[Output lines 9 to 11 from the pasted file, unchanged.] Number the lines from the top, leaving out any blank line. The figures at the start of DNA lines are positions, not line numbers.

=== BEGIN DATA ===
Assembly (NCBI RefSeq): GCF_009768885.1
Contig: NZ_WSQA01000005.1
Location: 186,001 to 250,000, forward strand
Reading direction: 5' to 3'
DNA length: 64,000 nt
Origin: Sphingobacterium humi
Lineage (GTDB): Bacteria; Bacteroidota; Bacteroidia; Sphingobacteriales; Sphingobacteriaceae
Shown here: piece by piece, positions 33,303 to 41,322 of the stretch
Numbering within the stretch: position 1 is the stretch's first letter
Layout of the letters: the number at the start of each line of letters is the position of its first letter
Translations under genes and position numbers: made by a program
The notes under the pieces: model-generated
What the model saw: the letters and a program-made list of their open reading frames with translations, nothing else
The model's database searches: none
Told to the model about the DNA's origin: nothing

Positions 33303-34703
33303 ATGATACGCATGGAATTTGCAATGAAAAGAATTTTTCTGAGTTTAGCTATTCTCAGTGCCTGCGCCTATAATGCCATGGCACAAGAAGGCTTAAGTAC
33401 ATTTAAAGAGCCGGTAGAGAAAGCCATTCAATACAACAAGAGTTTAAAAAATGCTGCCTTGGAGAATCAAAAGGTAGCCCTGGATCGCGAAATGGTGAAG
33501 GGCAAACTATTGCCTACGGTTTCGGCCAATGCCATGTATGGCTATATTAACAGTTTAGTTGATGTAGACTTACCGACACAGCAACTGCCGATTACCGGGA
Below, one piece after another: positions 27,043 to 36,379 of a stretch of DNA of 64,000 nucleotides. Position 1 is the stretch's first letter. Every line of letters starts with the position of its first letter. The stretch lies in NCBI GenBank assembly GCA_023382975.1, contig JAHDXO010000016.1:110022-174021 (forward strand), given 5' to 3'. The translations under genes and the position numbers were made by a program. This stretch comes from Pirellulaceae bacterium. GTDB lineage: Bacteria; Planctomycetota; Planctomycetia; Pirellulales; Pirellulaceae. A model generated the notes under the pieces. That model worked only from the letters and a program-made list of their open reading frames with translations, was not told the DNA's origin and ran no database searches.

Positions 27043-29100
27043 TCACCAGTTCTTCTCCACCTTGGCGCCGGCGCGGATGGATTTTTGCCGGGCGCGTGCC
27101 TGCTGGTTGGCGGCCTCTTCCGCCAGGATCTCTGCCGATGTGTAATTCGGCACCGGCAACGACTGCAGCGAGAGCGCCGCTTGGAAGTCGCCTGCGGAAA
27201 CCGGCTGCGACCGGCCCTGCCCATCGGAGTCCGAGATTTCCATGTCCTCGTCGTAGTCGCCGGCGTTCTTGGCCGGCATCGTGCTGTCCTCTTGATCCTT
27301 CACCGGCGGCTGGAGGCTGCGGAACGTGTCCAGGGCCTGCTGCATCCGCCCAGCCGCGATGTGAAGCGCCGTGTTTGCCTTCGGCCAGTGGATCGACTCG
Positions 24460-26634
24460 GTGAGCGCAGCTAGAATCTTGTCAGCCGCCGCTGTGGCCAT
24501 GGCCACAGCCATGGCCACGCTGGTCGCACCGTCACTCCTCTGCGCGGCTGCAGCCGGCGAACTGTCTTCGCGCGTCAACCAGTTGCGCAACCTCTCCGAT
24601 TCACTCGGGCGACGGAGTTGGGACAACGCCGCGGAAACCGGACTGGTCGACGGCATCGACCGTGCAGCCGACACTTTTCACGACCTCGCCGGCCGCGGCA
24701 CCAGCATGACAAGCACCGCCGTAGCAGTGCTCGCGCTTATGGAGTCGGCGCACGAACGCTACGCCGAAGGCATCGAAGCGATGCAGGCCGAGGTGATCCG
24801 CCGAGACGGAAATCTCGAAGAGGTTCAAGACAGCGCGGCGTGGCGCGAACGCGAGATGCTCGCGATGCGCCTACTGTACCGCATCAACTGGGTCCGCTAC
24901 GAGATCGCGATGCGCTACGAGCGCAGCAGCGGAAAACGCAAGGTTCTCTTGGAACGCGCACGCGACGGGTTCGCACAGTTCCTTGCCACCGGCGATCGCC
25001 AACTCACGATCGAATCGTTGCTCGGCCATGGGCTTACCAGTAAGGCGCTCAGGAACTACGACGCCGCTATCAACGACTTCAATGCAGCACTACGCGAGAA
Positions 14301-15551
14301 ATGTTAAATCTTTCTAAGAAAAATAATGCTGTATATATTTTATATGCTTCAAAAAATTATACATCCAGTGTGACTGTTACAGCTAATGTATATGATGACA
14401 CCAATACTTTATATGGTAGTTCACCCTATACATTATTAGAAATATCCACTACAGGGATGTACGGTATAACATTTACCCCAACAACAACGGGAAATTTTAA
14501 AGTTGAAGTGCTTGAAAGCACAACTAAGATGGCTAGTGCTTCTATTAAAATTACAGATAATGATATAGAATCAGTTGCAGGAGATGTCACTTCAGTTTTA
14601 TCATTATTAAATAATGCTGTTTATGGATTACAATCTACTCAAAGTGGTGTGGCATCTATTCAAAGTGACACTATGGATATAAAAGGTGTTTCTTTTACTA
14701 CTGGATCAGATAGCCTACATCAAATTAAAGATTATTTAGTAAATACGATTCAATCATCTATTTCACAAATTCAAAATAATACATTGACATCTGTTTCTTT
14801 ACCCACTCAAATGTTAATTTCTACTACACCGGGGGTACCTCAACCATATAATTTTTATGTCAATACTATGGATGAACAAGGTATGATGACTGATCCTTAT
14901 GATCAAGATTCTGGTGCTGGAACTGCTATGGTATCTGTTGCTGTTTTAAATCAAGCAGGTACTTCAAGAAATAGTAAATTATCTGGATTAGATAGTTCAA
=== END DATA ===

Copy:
Numbering within the stretch: position 1 is the stretch's first letter
Layout of the letters: the number at the start of each line of letters is the position of its first letter
Translations under genes and position numbers: made by a program